Positive steps to dealing with chemo/radio?



sorry if this post pops up twice but have had problems posting (just me I think).  Am due to start treatment 8/11 and wanted to aske for some practical tips for dealing with this.  Have had some tips already sent to me around skincare and protection of bowel and bladder but want to draw on real life experiences quite broadly.  Have also connected with a lovely lady who is going through treatment at the same time as myself so we can swap tips too.

I have had so many offers to pm ladies but I wanted to post here so that the info is available to all and can help others going through similar.  I'm approaching this as I would any other major life project as this helps me cope and I want to ensure the info is as meaningful as possible - hence asking the wonderful ladies here.

My main worry is not that I wont beat this but that I could be left with lasting damage from the treatment so want to be prepared as much as I can.  I also worry about my appearance not so much from a vanity point of view but dont want to worry my boys.

Any tips regarding how to approach this would be sooooo welcome right now!


Thanks for reading, Andrea



Hi Andrea. Was great to read your positive attitude towards your forthcoming treatment. Keep it up!!

I can only offer you my personal experience. I also have children, 2 girls 9 & 7 & a son 2 yrs old at the time of my surgery/treatment. I was also worried about how I would look and how it would impact on what I could do for my children as they didn't know (and still dont) that I had cancer.

My treatment involved 5wks daily Radiotherapy/5xChemo(Cisplatain) & 1 Brachy. My apprearance never changed during the treatment at all and thankfully the type of Chemo they use for cc doesn't make you lose your hair (except in v.rare cases) The only external change was a small darkening of my skin at the base of my spine from the Radiation. Plus I lost all my pubic hair (not such a problem) but it did come back! I didn't much like having to use simple soap during treatment but I continued to use my normal washing products on the other areas of my body. I also defied them by continuing to shave and bath during treatment although I didn't soak for long. Within a week you will be completely used to the Radiotherapy and you will be in and out of the actual treatment without much thought. The machine can get warm and is really noisy but its really quick too and there are beautiful light pictures on the ceiling to look at!

Wear lose clothing which is easy to get on and off and slip on shoes, it just means you dont have to hang around any longer than necessary!!

I asked for my appointments to be booked around lunch time so I could get the children to school and get back before they finished and apart from a couple of days this was possible. The only down side with this is that it ties up your entire day. One thing to consider is that on most days there are delays with the machines and I often had over an hour wait for my 10 min appointment!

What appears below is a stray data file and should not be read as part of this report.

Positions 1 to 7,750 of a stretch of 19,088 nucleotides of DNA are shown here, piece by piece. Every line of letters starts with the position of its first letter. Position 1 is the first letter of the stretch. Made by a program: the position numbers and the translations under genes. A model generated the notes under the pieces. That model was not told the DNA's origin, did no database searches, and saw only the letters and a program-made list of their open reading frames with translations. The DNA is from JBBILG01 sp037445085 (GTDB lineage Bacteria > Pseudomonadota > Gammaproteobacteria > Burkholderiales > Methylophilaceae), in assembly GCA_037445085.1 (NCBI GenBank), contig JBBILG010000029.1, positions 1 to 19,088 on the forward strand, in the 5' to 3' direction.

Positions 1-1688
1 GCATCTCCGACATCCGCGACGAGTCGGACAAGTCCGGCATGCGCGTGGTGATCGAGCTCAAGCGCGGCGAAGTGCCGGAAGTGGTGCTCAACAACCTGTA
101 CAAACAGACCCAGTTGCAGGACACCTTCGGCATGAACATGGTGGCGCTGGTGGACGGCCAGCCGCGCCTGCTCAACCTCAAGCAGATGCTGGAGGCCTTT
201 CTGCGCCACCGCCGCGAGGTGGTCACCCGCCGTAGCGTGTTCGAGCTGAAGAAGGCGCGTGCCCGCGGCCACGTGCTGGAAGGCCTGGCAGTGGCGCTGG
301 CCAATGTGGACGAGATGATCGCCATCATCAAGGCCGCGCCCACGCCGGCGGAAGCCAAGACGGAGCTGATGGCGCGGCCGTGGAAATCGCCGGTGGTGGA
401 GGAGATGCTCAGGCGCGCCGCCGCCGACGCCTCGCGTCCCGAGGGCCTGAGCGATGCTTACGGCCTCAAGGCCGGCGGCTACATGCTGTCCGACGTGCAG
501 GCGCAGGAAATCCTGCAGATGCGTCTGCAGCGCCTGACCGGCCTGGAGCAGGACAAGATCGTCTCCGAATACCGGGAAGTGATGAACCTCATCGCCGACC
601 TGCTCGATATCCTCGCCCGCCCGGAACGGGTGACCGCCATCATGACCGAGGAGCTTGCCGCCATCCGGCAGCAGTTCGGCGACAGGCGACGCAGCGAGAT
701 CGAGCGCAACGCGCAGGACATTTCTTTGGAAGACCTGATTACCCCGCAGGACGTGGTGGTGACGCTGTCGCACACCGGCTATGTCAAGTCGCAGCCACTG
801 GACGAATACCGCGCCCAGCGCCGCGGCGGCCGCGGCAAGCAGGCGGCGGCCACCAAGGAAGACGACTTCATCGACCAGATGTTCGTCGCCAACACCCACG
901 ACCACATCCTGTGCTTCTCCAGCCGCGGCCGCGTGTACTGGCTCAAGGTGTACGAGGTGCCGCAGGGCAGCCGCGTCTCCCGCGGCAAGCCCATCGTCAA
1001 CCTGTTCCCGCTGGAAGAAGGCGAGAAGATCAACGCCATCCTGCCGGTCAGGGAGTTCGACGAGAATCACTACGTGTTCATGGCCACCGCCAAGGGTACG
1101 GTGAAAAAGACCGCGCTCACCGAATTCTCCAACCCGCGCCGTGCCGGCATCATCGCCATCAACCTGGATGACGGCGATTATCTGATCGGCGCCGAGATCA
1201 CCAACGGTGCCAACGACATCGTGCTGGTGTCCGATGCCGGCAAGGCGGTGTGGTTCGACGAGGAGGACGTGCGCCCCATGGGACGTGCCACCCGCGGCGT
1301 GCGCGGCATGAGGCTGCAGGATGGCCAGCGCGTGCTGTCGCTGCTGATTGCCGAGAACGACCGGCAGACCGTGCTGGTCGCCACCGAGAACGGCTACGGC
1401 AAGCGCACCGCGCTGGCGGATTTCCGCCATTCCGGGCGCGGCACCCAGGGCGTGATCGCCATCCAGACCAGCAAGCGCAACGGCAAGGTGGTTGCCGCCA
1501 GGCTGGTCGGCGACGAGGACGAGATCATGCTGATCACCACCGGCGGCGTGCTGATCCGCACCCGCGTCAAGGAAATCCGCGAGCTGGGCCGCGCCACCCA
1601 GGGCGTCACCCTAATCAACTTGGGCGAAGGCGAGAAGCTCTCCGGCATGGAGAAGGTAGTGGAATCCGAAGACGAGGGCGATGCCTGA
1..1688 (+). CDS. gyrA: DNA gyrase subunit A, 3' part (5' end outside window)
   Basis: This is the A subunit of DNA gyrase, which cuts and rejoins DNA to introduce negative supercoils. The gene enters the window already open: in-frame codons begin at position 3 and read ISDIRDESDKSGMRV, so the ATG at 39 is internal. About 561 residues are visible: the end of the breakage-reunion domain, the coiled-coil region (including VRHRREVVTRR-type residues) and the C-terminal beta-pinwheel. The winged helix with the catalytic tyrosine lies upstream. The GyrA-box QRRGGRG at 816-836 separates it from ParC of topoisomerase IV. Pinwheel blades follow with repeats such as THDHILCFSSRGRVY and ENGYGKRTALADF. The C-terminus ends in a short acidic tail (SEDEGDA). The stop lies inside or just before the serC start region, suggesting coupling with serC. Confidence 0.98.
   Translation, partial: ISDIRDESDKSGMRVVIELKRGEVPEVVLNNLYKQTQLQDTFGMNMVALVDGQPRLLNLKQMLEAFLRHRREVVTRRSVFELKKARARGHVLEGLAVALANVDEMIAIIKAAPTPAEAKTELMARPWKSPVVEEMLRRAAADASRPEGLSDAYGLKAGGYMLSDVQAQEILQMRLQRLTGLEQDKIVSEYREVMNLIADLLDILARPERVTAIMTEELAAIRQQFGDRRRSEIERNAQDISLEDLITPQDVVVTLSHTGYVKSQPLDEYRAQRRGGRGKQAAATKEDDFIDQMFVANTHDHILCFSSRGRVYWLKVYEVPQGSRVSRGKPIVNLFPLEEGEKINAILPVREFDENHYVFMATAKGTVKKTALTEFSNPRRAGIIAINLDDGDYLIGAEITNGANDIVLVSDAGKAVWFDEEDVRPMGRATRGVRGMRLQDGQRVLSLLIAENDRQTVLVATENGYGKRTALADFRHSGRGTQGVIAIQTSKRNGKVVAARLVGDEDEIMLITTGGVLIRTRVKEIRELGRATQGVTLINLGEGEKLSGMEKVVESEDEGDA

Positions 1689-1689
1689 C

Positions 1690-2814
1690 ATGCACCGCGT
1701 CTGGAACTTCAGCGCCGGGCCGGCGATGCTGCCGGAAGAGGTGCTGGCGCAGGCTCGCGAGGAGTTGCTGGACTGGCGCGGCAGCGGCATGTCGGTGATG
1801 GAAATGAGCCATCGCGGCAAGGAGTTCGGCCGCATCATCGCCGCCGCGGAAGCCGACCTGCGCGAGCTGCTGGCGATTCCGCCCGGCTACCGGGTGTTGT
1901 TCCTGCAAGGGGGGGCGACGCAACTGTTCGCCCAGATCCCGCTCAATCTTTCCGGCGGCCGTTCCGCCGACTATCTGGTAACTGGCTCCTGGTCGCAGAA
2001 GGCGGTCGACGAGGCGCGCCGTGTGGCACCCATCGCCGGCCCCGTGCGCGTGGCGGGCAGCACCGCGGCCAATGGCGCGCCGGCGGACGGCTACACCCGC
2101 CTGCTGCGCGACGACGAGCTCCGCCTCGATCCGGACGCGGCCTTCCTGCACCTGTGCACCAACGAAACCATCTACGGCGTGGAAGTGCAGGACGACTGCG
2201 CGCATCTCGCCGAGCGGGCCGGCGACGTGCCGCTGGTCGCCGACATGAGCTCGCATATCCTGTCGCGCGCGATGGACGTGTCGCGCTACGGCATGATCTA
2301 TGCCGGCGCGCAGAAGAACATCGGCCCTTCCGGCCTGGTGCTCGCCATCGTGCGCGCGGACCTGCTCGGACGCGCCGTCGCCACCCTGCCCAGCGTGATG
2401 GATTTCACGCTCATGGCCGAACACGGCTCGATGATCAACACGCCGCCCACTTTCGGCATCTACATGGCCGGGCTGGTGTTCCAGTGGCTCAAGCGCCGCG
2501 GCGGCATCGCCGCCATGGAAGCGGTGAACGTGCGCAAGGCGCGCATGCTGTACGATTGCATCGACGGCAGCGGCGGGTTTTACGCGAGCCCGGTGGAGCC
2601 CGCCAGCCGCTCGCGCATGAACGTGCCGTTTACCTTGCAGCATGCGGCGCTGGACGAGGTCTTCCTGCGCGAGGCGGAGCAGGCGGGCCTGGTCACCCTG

I started treatment being very healthy and eating well. By week 2 I was craving chocolate. My clinical onc told me to go with whatever I felt like during treatment. At this stage in the game its all about just getting through the treatment and out the other side however you can. As it turned out I really suffered with bowel issues and cramping due to radiation and so I had to adopt a low fibre diet which is quite common so the fruit and veg was out anyway!

Im not too needle phobic so the chemo was 'ok' although by the end I was fed up with being pricked. Make sure they soak your arm in warm water first to bring up your viens as some nurses didn't do this and it makes it harder to find a good vein as the weeks go on. Week 5 took them 4 attempts and they ended up using the underside of my wrist! Also ask for a heat pad to put on your arm as the drips make your hands go really cold. Bring a lose cardi or shawl to put over your arm too and slippers if you really want to chill out! This keeps it much more comfortable. Plus just to warn you (as I wasn't) there are 4 bags used for the chemo, 1 fluid which usually takes an hour then a short 10 min drip which is AGONY. Aparantly its because the molecules are quite large so they hurt going through your veins. Thankfully it is only for 10 mins. You then have the Chemo drip followed by another hour of fluid. Make sure you drink loads as they cant give you your Chemo drip until you have measured some substantial fluid 'output'.

As life with 3 young children is hectic I actually found having Chemo days a good opportunity to relax. Also up to the point of treatment it was such a whirlwind of worry and stress that it gave me time just to chill out and process things. I intended on reading up and catching up on the piles of MacMillan books I had been given at diagnosis which had sat in the bottom of my bag! In truth I induldged in a pile of trashy magazines and just let myself do nothing for a while. I would recommend you give the Radiation book a quick glance over though and another really good book I found was The Cancer Journey by Polly Noble. She also has a good website. It is a really practical self help book for getting through treatment and was written by 3 cancer patients who have all gone through it.